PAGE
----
Benefits: Utilisation of waste stream, ability of the technology to work on moderately concentrated CO2 stream and the ability to capture other emissions such SO2 and heavy metals are some of the advantages of Calera’s Process. Barriers:     Not every silicate reserve can be used for this process. Environmental emissions caused by mining of Silicate materials. Carbonation Technology is still in research phase.

CO2 as a feedstock for liquid fuel production: Overview: CO2 is also being looked at as a future source of liquid fuels such as Methanol and Formic Acid. As can be seen from Table 3.1 some amount of energy would be needed to perform this conversion. These processes generally have low efficiencies; it’s for this reason that the energy input required for the process should come from a renewable source. Technology Status: Carbon Recycling International (CRI), Finland is developing a commercial plant to produce “renewable methane” from CO2. Another company Mantra Venture Group (Mantra), USA is in negotiations for building first commercial plant based on producing formic acid from CO2 [4]. CO2 Storage Potential: 1.375 t CO2/ t Methanol and 0.95 t CO2/ t Formic Acid. CO2 Sources: Concentrated CO2 stream is required. Benefits:

 

Methanol can be used as an energy carrier. The use of existing petroleum based infrastructure is a benefit of CO2 to liquid fuels approach.


Barriers:    Low efficiency and high capital costs. Most of the technologies are costlier than their petroleum based counterparts.

CO2 as a feedstock for Di-Methyl Carbonate (DMC): Overview: Traditionally, DMC has been manufactured from phosgene but amidst recent safety concerns over its use people have started looking at Carbon monoxide and Carbon dioxide as alternative feedstocks for DMC. DMC is primarily used as a solvent and motor fuel octane booster. CO2 Storage Potential: 0.5 t CO2/ t DMC. CO2 Sources: Concentrated CO2 stream is required. Benefits:   Safety issues associated with phosgene can be avoided. Life Cycle Analysis (LCA) of DMC manufacturing process via phosgene and CO2 have shown that the phosgene route has an environment impact four times that of CO2 pathway [7]. Barriers:  Low shelf life

CO2 use for Bauxite Residue Carbonation: Overview: Bauxite to Alumina conversion results in the formation of a highly alkaline (pH=13) bauxite residue slurry (red mud). Red mud is usually a mixture of minerals and some alkaline liquor (NaOH) from Bayer extraction process. This slurry is carbonated with the help of CO2 thereby reducing the pH to about 10 and making its disposal easier [4].


Technology Status: Alcoa Ltd. has been operating a trial plant based upon this technology for the last seven years. Its patents over the technology have ended [4]. CO2 Storage Potential: The CO2 storage capacity of untreated Red Mud is approximately 35kg of CO2 /tonne of Red Mud (dry). If the residue is treated with sea water its storage capacity increase to 750 kg CO2 / tonne of Red Mud [4]. CO2 Sources: Concentrated CO2 stream is required. Benefits: Due to the process of carbonation the pH of the Red Mud drops from 13 to 10 which make its disposal easier and cheaper. Barriers:  Low Storage capacity.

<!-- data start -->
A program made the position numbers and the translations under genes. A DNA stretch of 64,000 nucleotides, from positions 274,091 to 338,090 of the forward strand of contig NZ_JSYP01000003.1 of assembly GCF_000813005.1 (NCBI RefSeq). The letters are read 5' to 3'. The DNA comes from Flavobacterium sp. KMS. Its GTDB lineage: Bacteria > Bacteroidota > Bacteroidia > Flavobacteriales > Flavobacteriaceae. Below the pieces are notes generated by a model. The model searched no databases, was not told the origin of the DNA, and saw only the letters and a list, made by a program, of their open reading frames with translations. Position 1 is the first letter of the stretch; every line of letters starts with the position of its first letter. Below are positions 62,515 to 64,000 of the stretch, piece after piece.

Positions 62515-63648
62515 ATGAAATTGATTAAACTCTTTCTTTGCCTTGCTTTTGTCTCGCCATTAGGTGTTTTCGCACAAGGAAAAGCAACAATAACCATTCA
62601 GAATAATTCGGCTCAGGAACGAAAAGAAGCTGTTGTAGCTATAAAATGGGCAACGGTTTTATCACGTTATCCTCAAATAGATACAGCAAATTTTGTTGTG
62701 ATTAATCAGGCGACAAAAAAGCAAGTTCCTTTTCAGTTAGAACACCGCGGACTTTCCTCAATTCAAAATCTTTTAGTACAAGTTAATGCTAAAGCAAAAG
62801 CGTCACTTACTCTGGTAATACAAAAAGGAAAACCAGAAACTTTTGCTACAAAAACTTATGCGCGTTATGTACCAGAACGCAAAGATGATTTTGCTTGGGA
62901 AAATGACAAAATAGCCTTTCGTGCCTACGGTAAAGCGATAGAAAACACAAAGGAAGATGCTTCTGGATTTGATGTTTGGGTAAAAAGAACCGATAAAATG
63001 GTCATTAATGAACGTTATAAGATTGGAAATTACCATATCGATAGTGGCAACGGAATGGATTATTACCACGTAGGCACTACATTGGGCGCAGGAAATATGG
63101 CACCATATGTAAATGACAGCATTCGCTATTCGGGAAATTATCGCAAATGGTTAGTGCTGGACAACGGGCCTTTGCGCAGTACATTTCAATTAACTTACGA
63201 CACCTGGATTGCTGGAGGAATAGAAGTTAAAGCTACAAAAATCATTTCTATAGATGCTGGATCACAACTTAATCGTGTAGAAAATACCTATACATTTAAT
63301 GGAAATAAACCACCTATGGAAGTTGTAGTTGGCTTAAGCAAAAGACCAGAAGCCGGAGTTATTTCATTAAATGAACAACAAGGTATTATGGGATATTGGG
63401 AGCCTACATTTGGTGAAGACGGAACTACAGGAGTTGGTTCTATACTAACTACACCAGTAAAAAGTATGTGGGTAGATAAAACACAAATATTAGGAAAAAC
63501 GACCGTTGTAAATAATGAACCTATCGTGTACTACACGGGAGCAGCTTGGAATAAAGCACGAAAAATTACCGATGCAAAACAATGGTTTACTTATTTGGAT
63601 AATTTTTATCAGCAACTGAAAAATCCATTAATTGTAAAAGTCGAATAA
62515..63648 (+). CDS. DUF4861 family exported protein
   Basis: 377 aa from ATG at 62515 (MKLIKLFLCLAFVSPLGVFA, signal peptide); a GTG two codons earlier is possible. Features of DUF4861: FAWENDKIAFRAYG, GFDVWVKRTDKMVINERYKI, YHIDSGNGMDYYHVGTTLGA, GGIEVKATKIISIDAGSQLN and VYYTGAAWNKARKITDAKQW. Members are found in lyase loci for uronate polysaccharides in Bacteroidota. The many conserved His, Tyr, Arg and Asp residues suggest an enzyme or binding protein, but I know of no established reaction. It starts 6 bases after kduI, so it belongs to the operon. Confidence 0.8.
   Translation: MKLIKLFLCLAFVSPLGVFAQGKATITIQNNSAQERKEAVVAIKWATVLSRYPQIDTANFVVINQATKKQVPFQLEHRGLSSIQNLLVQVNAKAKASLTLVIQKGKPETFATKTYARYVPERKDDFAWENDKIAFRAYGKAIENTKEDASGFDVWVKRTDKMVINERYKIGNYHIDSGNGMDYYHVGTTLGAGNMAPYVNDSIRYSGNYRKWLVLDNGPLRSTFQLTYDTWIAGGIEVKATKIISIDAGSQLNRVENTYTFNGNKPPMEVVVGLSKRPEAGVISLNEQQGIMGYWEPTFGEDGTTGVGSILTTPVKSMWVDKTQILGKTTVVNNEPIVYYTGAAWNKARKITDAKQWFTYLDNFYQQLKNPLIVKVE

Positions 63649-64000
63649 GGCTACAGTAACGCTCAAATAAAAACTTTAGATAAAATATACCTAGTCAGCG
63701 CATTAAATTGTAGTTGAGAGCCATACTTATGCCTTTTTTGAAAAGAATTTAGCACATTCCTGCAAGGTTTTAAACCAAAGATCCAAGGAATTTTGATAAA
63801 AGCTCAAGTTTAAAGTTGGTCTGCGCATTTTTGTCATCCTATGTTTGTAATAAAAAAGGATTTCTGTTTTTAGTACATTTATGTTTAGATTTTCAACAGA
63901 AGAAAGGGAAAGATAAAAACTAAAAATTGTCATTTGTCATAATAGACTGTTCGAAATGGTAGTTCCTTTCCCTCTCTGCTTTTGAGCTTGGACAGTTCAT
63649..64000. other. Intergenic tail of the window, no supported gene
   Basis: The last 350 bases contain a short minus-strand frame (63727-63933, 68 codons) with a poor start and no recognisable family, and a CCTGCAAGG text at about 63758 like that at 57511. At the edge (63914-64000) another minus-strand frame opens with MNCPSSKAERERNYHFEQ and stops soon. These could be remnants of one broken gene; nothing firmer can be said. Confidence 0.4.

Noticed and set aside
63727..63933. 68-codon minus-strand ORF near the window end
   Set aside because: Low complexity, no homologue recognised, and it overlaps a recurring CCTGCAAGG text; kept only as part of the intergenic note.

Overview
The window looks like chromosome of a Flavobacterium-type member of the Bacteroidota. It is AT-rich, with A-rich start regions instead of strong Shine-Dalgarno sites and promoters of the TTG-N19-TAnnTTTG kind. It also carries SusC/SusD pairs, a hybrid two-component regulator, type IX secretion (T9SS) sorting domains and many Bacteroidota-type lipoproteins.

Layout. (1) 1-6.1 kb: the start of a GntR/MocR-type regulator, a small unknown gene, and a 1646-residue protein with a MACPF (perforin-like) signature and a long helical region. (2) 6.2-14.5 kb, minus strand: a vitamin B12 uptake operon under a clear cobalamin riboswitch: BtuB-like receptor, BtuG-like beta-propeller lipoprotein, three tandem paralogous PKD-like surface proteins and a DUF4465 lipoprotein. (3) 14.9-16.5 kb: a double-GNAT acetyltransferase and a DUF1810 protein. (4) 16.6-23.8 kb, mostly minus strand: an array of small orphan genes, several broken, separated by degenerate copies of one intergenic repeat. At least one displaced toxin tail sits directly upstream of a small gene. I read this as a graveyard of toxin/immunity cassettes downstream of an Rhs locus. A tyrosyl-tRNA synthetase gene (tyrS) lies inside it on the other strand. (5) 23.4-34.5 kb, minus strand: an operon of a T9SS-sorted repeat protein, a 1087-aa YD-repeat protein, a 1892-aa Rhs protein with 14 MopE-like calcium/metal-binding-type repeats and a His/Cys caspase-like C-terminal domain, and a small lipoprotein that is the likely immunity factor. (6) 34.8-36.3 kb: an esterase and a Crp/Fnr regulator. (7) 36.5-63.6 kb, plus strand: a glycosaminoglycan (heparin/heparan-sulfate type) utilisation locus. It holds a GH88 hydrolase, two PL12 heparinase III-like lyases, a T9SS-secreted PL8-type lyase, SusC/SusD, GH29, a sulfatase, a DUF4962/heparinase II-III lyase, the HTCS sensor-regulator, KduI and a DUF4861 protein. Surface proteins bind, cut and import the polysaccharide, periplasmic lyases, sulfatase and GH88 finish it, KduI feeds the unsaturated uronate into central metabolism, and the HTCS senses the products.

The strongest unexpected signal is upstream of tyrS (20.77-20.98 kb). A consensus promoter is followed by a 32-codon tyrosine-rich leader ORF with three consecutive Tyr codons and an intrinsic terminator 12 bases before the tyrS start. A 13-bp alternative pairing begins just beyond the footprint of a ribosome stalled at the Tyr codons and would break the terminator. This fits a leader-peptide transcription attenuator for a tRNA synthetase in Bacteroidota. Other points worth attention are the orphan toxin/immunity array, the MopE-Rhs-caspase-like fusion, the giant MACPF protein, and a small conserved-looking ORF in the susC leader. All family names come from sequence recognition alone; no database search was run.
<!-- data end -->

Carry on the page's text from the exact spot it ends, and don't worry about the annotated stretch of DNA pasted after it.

Differentiation between processes based on their feedstock quality and the nature of CO2 storage:

Process Requiring Concentrated CO2 Stream

Enhanced Oil Recovery (EOR) Urea Yield Boosting Polymer Processing Bauxite Residue Carbonation “Renewable Methanol” Formic Acid Algae Cultivation Mineral Carbonation Terrestrial Biomass Sequestration

Process Requiring Dilute CO2 Stream

Figure 3.5 Segregation of various CO2 reuse technologies based on their CO2 feedstock stream (Source: [4])


Figure 3.6 An overview of various CO2 reuse technologies (Reprinted from [4])


3.1.4. Current and Future potential demand of potential CO2 uses: Table 3.2 Current and Future potential demand of potential CO2 uses (Reprinted from [4]):

Presently most of the CO2 demand is from EOR. A report recently published by Global CCS institute has projected the potential demand from emerging uses (discussed above) in the future. The data from the report is shown in Table 3.3. Processes such as Inorganic Mineralisation, CO2


to liquid fuels (Methanol and Formic Acid) and Algae Cultivation are expected to contribute significantly to the demand for CO2 in the future. Table 3.3 Future potential CO2demand from emerging uses (Reprinted from [4]):

Considering the fact that Power Plants (dilute sources) are the major emitters of CO2 we may have to either enrich the flue gases in CO2 or shift to IGCC in order to produce a concentrated stream so that it may be utilised in EOR, CO2 to liquid process which are expected to have significant demand for CO2 in the future.


Chapter 4

Biological Sequestration


Comparison between Terrestrial Biomass and Algal Sequestration:

As far as biological sequestration is concerned, the two pathways available are Terrestrial biomass storage and Algal cultivation. A simple calculation was performed to estimate the area that would be required to store all the CO2 emissions that resulted from a 900 tonne per day Ammonia manufacturing plant. This Ammonia plant uses Coal Gasification to produce the required hydrogen. The Ammonia plant was simulated in ASPEN PLUS™ and the CO2 emissions were estimated based on the material balance performed by ASPEN PLUS™. Tables 4.1 and 4.2 show a brief summary of the calculations. For terrestrial sequestration Acacia plantation was specifically chosen as it had high growth rate [14].